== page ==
Carlos Magdalena who is the chief propagator at Kew Gardens in London is presently propagating plants of Brownea x crawfordii and asked me recently if I thought some Irish gardens might like to grow it again and, already, we have made arrangements that one will go to the National Botanic Gardens in Glasnevin and another to Blarney Castle Garden in Cork. It will be good to have William H. Crawford’s plant back in Ireland again and, especially so, to have it back in Cork.

Isn’t it wonderful that the plant – for this is a direct descendant and a vegetative propagant from the original – that William H. Crawford raised, grew and sent to Kew will be returning to Ireland. Many, many thanks to Carlos for his kindness and generosity and for the thoughtfulness that this plant would be appreciated in its home place.

The background and historic material for this article was taken from “Irish Horticulturists. I: W. H. Crawford” by T. Crawford and E. C. Nelson in Garden History, Vol. 7, No. 2 (Summer, 1979), pp. 23-26. Published by The Garden History Society.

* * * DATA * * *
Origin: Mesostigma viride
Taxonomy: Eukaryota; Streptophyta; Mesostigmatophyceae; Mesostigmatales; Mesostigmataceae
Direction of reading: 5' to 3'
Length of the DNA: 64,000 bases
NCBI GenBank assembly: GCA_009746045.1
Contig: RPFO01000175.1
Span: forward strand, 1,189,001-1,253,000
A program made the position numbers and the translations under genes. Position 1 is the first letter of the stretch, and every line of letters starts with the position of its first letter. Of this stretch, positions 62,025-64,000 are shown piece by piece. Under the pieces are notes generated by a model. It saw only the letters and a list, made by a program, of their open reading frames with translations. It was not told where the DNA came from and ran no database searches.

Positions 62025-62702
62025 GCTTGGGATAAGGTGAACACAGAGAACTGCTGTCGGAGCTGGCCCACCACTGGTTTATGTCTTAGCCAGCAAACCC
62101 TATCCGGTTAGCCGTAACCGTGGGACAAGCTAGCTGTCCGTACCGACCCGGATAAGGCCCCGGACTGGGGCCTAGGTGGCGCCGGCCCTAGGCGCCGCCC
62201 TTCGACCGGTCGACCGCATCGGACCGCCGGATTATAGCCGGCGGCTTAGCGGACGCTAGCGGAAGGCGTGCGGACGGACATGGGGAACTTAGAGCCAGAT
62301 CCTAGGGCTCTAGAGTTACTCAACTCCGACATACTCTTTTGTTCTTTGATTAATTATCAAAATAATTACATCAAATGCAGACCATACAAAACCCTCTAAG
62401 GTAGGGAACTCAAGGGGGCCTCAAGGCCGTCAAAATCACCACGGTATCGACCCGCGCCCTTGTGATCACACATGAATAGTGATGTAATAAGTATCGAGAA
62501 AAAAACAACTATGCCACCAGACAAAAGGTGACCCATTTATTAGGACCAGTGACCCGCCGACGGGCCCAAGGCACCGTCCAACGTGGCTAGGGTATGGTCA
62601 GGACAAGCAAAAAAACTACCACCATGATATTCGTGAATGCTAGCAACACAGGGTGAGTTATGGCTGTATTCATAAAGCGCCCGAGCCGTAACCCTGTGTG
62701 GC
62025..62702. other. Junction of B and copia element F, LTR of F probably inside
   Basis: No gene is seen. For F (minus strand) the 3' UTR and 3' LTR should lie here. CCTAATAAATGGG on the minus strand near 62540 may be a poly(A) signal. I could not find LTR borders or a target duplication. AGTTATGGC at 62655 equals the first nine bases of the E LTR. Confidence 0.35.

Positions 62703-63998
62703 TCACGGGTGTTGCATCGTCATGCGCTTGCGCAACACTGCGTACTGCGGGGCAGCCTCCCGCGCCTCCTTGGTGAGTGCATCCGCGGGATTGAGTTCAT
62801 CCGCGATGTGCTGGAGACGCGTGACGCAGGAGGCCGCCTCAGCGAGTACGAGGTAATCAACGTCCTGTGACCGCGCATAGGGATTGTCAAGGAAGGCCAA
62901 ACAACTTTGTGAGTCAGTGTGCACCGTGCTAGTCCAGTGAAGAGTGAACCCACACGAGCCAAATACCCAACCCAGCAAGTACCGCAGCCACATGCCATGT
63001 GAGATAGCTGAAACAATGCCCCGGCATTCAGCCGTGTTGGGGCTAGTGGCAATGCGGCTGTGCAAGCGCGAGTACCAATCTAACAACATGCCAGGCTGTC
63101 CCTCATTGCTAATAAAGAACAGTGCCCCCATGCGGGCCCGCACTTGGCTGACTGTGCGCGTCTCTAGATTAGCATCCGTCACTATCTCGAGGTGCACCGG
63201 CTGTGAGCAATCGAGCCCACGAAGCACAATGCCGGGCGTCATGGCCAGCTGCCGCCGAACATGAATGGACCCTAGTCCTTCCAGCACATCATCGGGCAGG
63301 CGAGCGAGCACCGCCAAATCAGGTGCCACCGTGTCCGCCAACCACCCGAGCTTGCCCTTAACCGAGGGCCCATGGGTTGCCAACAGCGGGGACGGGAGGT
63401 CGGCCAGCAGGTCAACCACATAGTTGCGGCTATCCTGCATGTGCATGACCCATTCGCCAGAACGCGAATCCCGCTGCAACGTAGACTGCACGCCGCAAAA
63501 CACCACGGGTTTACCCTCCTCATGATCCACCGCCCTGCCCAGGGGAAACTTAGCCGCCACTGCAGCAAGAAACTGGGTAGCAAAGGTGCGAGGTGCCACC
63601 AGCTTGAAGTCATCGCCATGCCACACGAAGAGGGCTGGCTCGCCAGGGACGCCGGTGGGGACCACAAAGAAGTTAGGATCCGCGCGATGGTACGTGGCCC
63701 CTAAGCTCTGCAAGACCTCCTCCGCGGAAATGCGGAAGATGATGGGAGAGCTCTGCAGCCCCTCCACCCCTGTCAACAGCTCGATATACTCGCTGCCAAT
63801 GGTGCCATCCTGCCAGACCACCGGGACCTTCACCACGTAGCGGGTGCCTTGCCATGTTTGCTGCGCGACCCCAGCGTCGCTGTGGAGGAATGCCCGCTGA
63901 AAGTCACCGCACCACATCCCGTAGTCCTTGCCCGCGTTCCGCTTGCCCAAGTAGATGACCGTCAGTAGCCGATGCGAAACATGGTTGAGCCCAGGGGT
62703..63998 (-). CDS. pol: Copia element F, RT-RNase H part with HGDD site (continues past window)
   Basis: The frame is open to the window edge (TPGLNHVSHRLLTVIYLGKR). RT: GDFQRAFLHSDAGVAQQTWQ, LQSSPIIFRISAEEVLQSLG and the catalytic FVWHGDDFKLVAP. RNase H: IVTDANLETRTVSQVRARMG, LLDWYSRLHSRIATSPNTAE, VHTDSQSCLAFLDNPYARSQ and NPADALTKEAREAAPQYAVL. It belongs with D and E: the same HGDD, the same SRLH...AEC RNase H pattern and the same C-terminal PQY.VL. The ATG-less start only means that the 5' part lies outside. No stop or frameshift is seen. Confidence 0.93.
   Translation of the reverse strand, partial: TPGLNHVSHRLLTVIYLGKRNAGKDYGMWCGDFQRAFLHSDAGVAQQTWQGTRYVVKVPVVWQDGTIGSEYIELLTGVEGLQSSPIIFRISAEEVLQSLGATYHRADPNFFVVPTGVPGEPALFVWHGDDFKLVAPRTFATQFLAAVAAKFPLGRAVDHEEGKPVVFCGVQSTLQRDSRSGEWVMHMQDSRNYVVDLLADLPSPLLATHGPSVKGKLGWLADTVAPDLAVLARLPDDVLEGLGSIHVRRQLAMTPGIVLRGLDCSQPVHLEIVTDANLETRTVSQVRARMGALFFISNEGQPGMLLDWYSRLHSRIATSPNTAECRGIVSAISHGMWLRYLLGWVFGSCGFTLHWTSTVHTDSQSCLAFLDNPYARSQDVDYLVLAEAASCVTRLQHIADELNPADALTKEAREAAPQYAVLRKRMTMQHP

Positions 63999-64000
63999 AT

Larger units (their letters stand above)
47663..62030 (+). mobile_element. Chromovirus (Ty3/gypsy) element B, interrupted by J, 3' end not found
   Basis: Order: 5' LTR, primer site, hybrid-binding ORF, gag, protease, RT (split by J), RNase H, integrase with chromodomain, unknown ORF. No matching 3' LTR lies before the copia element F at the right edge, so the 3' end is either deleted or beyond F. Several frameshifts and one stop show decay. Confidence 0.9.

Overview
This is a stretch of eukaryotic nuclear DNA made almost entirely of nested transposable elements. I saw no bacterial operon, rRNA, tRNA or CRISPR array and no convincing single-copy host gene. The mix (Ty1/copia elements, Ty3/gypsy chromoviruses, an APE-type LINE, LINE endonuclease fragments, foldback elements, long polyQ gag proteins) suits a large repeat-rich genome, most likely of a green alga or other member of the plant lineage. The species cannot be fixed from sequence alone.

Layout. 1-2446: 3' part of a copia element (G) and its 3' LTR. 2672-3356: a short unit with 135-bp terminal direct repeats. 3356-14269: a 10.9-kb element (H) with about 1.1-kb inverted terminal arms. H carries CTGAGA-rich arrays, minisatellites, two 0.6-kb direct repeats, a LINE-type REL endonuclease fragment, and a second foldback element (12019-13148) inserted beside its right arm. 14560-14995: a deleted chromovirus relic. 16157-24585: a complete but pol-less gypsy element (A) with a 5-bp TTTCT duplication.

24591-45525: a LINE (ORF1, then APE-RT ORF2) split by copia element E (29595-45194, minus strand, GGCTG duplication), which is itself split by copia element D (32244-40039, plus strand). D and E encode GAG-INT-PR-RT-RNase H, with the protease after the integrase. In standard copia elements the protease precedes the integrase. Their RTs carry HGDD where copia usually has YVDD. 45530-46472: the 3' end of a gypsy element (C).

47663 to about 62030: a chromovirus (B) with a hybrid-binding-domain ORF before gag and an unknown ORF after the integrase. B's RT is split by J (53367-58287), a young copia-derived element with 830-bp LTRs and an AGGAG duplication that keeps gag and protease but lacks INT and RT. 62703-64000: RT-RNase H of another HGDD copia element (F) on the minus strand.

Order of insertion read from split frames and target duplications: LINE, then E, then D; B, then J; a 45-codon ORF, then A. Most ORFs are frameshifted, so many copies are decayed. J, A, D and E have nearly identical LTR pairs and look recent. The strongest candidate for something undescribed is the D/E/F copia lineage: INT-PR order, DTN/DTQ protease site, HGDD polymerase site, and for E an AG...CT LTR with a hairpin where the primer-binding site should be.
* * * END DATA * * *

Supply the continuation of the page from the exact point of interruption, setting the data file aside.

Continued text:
All photographs are courtesy of Carlos Magdalena.

Paddy Tobin

To find out more about the Irish Garden Plant Society visit our website or follow us on Facebook

The Extra Room – A Review!

Armchair gardening is hugely popular. We have regular garden shows, garden festivals, books, newspapers, magazines, television programmes and eternal reruns on YouTube. There certainly is no lack of inspiration for the novices who wishes to create their own green paradise, their own room outside, their own Extra Room and who better to guide them along the way only Diarmuid Gavin.

Diarmuid Gavin is one of the better known of Irish garden designers with many years of television programmes, books and fabulously entertaining, enjoyable and imaginative show and home gardens behind him. Who better to show the way!

The book title, “The Extra Room” echoes the phrase coined by John Brookes, one of Britain’s most influential garden designers. It was he who brought us the term “room outside” and Diarmuid Gavin’s approach here is of the same practical nature, to develop the area outside our houses so that it will become both a practical and aesthetic addition to the home.